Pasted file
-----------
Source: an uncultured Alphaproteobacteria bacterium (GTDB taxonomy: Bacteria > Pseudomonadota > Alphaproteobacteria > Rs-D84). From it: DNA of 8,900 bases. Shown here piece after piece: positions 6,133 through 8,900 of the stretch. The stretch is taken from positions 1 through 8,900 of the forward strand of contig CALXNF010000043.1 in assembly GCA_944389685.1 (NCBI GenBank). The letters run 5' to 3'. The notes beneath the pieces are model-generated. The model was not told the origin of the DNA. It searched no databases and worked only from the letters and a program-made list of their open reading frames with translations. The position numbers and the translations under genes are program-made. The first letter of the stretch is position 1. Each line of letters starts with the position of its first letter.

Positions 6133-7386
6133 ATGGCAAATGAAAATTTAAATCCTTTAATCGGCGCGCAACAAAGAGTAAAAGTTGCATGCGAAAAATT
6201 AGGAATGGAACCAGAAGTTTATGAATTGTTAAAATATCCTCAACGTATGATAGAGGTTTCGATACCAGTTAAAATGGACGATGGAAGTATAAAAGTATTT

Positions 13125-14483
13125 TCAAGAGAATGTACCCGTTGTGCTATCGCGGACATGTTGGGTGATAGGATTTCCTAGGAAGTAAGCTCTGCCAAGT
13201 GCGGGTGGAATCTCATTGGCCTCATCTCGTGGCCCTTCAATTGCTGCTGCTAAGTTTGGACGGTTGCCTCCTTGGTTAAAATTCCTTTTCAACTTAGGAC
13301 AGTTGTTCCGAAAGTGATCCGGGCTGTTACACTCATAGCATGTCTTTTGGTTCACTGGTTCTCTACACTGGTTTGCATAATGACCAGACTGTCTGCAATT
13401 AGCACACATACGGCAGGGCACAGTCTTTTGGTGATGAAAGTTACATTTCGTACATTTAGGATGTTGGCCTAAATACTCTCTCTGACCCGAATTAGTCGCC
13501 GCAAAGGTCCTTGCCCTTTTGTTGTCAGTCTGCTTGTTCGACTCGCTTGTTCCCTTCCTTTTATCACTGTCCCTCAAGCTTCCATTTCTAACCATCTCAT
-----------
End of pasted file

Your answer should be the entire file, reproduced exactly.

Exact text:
Source: an uncultured Alphaproteobacteria bacterium (GTDB taxonomy: Bacteria > Pseudomonadota > Alphaproteobacteria > Rs-D84). From it: DNA of 8,900 bases. Shown here piece after piece: positions 6,133 through 8,900 of the stretch. The stretch is taken from positions 1 through 8,900 of the forward strand of contig CALXNF010000043.1 in assembly GCA_944389685.1 (NCBI GenBank). The letters run 5' to 3'. The notes beneath the pieces are model-generated. The model was not told the origin of the DNA. It searched no databases and worked only from the letters and a program-made list of their open reading frames with translations. The position numbers and the translations under genes are program-made. The first letter of the stretch is position 1. Each line of letters starts with the position of its first letter.

Positions 6133-7386
6133 ATGGCAAATGAAAATTTAAATCCTTTAATCGGCGCGCAACAAAGAGTAAAAGTTGCATGCGAAAAATT
6201 AGGAATGGAACCAGAAGTTTATGAATTGTTAAAATATCCTCAACGTATGATAGAGGTTTCGATACCAGTTAAAATGGACGATGGAAGTATAAAAGTATTT

Positions 13125-14483
13125 TCAAGAGAATGTACCCGTTGTGCTATCGCGGACATGTTGGGTGATAGGATTTCCTAGGAAGTAAGCTCTGCCAAGT
13201 GCGGGTGGAATCTCATTGGCCTCATCTCGTGGCCCTTCAATTGCTGCTGCTAAGTTTGGACGGTTGCCTCCTTGGTTAAAATTCCTTTTCAACTTAGGAC
13301 AGTTGTTCCGAAAGTGATCCGGGCTGTTACACTCATAGCATGTCTTTTGGTTCACTGGTTCTCTACACTGGTTTGCATAATGACCAGACTGTCTGCAATT
13401 AGCACACATACGGCAGGGCACAGTCTTTTGGTGATGAAAGTTACATTTCGTACATTTAGGATGTTGGCCTAAATACTCTCTCTGACCCGAATTAGTCGCC
13501 GCAAAGGTCCTTGCCCTTTTGTTGTCAGTCTGCTTGTTCGACTCGCTTGTTCCCTTCCTTTTATCACTGTCCCTCAAGCTTCCATTTCTAACCATCTCAT